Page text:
If you’re sensitive to cosmetics, always carry out a patch test before committing to a product. The inner part of your forearm arm is an excellent spot to use as it’s more sensitive than the back of your hand. Cover the test with a plaster and leave it be. Repeat the test over several days and be on the lookout for any redness or irritation.
Avoid the lash line
Many make-up gurus advise getting mascara as close to the lash line as possible for a fuller effect. Still, in doing so, you run the risk of getting the product directly into the eye and irritating it, plus it can cause an infection.
Irritants on hands
You may have heard of non-toxic nail polish; a term used to describe formulas free of five substances, one being formaldehyde. Studies have shown that chemicals in nail varnish can be absorbed into the body, so be sure to check your nail varnish’s ingredients or be polish-free when applying your eye make-up.
Avoid fragranced skincare products
An eye cream is an important part of your skin-care roster, but much like your mascara, it can irritate and burn sensitive skin. Look out for fragrance and alcohol-free formulas, containing soothing ingredients like aloe and cucumber extract.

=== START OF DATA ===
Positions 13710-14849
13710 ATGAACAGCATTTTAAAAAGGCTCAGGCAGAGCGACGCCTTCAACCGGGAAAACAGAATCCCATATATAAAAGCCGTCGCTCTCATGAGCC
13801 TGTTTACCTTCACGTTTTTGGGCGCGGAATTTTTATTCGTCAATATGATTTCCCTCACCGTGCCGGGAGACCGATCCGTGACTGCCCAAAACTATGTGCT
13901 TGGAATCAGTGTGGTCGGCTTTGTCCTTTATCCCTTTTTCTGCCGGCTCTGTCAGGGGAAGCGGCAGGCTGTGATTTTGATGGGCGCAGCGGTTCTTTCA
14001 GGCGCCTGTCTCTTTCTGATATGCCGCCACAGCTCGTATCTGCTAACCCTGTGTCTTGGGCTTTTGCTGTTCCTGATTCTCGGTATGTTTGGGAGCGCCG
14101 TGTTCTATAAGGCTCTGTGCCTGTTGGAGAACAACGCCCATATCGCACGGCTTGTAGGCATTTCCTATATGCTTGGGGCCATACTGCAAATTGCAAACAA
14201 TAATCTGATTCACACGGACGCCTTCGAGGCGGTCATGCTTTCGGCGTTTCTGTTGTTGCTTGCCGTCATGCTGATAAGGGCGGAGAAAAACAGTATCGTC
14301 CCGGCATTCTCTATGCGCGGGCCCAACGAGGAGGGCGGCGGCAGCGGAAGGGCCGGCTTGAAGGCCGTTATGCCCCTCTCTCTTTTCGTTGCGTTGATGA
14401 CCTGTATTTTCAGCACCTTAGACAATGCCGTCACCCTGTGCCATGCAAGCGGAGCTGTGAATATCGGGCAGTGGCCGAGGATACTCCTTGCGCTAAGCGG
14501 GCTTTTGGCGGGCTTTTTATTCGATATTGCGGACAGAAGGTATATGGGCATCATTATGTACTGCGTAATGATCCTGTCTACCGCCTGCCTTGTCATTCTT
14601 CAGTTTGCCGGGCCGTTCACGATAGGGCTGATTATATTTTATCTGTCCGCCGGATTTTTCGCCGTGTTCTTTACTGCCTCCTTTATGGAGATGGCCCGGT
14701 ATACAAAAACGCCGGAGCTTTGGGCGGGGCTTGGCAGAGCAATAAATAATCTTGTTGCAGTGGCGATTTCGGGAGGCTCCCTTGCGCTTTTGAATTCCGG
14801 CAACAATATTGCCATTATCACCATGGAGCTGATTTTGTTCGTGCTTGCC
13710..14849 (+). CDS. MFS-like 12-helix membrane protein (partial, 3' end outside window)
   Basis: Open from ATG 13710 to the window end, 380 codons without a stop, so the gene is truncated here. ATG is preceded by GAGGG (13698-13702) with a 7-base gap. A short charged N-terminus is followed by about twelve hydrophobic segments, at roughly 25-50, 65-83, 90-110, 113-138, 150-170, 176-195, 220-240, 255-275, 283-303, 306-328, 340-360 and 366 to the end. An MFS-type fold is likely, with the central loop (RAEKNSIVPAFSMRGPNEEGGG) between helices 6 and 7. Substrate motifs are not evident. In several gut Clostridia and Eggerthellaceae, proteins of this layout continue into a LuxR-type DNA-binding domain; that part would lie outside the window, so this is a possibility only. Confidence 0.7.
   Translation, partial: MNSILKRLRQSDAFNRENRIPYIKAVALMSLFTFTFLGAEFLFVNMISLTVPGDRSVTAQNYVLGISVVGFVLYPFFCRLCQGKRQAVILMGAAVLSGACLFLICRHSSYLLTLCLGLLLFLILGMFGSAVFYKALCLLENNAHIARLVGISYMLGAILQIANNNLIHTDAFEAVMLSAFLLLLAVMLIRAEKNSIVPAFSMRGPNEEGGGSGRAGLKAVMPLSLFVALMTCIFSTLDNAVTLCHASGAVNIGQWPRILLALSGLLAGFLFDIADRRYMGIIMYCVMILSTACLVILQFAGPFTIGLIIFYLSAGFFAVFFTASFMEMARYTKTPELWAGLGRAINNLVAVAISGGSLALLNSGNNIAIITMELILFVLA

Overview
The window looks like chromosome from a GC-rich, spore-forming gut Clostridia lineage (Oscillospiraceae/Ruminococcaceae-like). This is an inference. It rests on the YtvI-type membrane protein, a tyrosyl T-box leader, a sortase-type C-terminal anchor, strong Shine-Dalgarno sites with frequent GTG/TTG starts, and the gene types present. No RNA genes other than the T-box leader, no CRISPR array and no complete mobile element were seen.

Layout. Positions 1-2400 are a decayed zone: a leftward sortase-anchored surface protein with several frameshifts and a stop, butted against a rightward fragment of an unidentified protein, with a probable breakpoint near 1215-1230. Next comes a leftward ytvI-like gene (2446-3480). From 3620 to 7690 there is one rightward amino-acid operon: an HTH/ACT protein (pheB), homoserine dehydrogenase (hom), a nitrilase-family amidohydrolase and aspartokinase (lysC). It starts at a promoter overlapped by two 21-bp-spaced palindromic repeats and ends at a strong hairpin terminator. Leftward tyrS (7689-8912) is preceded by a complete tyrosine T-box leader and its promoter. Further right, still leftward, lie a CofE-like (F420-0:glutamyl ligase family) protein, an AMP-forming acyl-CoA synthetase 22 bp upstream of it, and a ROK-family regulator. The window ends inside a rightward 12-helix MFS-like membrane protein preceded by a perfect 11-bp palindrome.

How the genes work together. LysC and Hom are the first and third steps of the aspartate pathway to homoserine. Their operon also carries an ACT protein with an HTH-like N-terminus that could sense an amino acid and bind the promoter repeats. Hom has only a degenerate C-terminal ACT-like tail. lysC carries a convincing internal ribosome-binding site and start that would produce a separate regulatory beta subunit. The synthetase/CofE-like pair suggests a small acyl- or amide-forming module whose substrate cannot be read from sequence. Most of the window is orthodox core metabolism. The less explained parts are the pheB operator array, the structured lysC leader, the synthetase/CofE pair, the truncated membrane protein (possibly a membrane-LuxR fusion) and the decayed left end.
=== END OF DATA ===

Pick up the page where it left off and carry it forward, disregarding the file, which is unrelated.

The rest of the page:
Do not use out of date mascara
The FDA advises that mascara tubes need to be tossed after three months. When wands and formulas are exposed to the air, bacteria get in, and you are at risk of infection or irritation over time. Likewise, if mascara dries out, it’s time to say goodbye.
Wash your face
Probably the most famous piece of skincare advice: don’t sleep in your make-up. Doing so will clog your glands and tear ducts and could trigger eye irritation.
In this instance, sharing is not caring, and never lend or borrow mascara from anyone else. The painful ailment conjunctivitis occurs when the top layer of tissue on your eye becomes infected or inflamed, so don’t risk being exposed to bacteria.
For Those with Allergies…
It can be challenging to navigate your cosmetic wardrobe if you are a person that suffers from allergies. Try keeping an ingredients list for every mascara that you try, this should help you narrow down problematic ingredients, and you can nix them from future purchases. Sticking to mascaras with shorter ingredients lists will make this an easier task. Also, remember that even hypoallergenic mascaras can become contaminated by bacteria once they reach a certain age. If you develop a reaction and you have suspicions it’s caused by one of your make-up products, stop using it immediately. Wet a flannel with cool water and hold it against the irritated area for 15-30 minutes, repeating as necessary (while avoiding your eyeballs themselves.) Avoid scratching or rubbing your eyes, as this will only irritate them further. And of course, always seek the help of a doctor if you’re concerned about your sensitive eyes; there’s a whole host of comforting treatments they can offer to soothe and refresh your poorly peepers.